To get to Jorge’s rope swing, ask one of the boatmen waiting on the east side of the island to take you there. A roundtrip should cost Q25.
#3 Embark on the 5-day El Mirador Trek
Unlike Tikal and Chichen Itza, you might not have heard of the El Mirador Mayan ruins.
That’s because it’s still largely undiscovered and inaccessible. The ruins were initially discovered in 1926 but remained untouched for another 36 years. It’s only now that work is being done to excavate and restore the incredible temples and plazas.
What makes El Mirador even more special is that you can only visit it by helicopter or a multi-day trek.
If you make it there, you can safely say that you’re one of the few people in the world who have seen the glorious city.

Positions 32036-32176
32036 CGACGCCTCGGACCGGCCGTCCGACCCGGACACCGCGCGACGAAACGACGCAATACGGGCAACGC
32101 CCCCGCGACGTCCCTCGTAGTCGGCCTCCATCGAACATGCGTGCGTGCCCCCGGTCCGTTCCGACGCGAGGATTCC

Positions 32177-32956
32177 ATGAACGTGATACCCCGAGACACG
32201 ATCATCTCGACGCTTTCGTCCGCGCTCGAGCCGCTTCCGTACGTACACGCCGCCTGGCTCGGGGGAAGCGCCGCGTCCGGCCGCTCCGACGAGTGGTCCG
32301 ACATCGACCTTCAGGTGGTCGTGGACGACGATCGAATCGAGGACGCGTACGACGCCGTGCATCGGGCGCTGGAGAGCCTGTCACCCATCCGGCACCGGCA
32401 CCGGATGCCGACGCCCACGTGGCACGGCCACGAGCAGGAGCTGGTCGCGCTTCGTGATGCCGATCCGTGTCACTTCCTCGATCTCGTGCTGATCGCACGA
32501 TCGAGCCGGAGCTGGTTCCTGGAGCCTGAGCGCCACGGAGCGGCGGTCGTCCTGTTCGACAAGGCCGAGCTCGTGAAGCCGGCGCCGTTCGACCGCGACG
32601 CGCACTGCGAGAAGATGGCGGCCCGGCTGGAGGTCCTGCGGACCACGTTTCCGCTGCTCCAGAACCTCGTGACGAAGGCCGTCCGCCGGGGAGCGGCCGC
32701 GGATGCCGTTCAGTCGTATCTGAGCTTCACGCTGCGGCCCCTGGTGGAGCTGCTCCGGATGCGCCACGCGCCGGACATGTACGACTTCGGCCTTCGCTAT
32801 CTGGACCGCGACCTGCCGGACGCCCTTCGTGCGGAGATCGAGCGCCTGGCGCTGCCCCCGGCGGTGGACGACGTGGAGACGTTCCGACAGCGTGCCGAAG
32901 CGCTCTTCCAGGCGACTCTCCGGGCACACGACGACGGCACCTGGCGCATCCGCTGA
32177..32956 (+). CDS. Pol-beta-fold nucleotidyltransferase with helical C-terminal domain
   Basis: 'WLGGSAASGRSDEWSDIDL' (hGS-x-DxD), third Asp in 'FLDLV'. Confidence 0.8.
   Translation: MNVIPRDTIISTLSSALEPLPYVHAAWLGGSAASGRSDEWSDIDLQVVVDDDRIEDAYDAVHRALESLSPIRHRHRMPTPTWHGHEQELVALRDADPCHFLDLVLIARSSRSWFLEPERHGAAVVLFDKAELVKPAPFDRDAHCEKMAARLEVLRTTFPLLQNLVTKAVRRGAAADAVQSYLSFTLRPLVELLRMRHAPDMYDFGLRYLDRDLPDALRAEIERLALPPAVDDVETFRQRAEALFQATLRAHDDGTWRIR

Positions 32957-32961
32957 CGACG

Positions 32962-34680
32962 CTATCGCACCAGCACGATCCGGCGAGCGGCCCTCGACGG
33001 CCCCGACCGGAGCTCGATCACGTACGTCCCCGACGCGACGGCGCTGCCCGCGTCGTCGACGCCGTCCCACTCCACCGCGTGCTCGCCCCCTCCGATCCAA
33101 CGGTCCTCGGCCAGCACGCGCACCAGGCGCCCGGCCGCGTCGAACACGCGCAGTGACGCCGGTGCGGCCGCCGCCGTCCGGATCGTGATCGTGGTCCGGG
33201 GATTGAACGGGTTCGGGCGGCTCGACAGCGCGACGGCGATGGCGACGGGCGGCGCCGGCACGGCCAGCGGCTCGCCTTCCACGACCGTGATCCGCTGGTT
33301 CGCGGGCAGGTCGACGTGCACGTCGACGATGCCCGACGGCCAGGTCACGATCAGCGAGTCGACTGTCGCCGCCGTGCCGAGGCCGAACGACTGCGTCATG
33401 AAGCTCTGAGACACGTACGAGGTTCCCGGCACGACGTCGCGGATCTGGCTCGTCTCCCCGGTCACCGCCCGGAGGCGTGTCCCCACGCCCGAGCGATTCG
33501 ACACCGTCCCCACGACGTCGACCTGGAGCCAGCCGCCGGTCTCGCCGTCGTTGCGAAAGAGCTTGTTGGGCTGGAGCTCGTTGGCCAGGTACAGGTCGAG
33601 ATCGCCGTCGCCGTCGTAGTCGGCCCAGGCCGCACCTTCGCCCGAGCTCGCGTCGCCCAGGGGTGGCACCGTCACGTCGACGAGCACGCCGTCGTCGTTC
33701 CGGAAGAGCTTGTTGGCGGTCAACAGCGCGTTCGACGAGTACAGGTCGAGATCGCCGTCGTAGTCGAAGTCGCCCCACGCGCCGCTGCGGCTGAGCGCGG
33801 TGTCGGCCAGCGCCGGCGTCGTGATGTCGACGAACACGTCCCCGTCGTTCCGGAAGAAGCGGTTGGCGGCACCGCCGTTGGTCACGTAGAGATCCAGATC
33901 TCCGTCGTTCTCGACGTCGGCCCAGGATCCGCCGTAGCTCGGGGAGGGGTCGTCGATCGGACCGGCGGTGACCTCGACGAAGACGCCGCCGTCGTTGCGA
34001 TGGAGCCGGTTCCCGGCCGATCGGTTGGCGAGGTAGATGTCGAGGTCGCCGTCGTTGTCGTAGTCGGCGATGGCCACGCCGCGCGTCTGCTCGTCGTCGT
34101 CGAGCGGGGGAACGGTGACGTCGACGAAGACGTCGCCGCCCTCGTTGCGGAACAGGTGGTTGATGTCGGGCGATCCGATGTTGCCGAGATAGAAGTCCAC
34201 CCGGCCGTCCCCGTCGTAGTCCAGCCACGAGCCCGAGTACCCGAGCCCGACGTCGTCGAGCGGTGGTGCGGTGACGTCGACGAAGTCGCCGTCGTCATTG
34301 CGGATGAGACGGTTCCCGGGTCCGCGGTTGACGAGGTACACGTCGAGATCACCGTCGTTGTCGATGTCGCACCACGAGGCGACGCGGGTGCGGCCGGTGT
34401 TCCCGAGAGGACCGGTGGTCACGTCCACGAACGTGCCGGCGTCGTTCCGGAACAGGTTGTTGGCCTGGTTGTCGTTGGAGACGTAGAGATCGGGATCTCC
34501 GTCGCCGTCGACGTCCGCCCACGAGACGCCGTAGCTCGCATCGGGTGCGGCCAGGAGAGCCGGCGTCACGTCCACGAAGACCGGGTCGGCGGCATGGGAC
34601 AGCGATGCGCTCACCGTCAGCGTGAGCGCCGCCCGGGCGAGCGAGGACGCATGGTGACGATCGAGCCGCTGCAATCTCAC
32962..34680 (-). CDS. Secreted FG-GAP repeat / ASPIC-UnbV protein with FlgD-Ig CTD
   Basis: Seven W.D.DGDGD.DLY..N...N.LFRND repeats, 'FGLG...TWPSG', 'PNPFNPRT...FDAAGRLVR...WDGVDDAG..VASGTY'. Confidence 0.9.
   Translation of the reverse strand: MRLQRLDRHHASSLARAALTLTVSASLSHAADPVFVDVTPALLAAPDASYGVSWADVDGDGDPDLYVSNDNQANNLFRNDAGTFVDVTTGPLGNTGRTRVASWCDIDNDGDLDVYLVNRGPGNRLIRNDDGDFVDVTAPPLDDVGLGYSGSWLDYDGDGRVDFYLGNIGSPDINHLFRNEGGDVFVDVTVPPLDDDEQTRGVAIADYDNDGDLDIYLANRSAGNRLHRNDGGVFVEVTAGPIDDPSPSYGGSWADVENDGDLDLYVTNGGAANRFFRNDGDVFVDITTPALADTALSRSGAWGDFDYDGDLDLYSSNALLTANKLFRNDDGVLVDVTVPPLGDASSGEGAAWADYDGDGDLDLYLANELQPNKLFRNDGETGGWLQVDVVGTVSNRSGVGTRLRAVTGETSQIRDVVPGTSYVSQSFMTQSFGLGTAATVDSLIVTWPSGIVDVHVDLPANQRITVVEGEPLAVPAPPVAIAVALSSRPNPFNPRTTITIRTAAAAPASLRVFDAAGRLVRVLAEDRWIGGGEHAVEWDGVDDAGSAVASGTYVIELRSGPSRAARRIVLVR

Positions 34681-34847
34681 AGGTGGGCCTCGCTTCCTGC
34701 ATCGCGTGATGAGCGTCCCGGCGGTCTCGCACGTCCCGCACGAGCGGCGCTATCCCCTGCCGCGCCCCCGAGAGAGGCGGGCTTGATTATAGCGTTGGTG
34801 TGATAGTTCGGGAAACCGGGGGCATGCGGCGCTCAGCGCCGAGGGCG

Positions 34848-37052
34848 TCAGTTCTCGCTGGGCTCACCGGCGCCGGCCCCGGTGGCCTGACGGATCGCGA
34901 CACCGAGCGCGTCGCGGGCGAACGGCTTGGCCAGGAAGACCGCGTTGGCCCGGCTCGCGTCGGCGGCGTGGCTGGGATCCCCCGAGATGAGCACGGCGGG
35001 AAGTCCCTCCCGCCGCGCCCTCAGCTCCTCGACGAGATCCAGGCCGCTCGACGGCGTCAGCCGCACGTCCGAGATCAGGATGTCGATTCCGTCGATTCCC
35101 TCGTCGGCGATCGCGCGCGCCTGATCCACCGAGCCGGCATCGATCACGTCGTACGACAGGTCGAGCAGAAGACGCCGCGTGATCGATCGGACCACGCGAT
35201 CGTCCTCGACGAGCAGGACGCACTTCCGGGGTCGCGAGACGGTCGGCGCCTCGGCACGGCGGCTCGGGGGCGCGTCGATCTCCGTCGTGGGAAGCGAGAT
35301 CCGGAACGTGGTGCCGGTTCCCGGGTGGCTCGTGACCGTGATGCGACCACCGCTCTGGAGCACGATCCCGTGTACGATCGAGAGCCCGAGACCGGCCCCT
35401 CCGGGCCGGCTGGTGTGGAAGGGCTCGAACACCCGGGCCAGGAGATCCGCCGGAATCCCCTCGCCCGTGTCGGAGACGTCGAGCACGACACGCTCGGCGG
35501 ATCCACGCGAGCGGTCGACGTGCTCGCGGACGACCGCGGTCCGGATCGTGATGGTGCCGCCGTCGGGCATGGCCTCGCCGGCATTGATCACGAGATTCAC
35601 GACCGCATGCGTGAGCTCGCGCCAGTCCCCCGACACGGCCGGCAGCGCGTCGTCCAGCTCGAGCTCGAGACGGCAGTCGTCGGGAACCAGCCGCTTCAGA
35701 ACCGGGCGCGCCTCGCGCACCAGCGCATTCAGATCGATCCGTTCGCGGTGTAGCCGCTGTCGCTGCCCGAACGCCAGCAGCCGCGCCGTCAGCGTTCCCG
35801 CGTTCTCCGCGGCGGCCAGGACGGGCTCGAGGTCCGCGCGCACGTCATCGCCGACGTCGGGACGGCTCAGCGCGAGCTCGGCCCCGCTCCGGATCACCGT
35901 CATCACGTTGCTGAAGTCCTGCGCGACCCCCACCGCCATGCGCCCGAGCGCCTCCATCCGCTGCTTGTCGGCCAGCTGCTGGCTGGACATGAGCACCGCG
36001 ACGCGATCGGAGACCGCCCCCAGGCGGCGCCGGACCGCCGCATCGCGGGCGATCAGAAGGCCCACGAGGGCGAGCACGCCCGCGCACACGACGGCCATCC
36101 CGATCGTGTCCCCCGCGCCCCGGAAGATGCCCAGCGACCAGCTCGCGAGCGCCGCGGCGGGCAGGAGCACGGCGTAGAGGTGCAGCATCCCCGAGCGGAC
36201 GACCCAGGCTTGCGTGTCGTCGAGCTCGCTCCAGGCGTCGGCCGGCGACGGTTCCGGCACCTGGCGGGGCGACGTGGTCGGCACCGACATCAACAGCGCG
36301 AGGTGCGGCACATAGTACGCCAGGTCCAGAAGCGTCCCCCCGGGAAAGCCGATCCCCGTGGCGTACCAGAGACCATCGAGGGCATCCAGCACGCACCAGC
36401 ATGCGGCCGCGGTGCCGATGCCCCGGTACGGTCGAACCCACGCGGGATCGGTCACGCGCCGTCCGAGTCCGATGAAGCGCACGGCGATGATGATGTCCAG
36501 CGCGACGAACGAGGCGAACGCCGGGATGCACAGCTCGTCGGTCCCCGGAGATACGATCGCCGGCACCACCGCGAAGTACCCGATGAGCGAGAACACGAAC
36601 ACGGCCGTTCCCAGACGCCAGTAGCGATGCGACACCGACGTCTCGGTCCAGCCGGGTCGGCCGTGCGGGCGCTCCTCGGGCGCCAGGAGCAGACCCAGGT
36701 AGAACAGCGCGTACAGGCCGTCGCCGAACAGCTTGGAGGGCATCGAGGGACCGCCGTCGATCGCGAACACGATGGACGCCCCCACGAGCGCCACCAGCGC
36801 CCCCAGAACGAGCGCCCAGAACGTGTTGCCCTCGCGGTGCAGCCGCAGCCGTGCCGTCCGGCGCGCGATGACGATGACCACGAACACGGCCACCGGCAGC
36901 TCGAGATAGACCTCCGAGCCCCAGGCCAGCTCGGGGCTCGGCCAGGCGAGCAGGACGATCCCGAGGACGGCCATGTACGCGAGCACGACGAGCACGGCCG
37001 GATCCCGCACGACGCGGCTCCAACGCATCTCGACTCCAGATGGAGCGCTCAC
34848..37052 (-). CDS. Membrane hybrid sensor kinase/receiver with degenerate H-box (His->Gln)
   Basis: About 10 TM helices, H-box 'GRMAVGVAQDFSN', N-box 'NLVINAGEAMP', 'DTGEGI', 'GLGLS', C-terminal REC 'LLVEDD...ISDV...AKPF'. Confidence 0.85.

Could you take on the El Mirador Trek?
Most people opt for the 5-day El Mirador hike rather than the expensive helicopter flight.
The hike there and back is just over 80 km. You spend two days walking through the jungle to reach the site. The third day is spent exploring the ancient plazas and temples, surrounded by nothing but jungle and wildlife. You have a good chance of seeing toucans, howler monkeys, spider monkeys, coatis and more.
After learning about the incredible city of El Mirador, and watching the sunset from one of the tallest Mayan temples, you’ll spend your fourth and fifth days tracing your steps back to the village of Carmelita where you started the trek from.
What is the El Mirador trek like?
The El Mirador trek is a true disconnection from the outside world, with no WiFi or service. The campsites are basic, with a bucket for a shower, but the guides and chefs make it feel like a luxurious experience. They don’t stop feeding you either!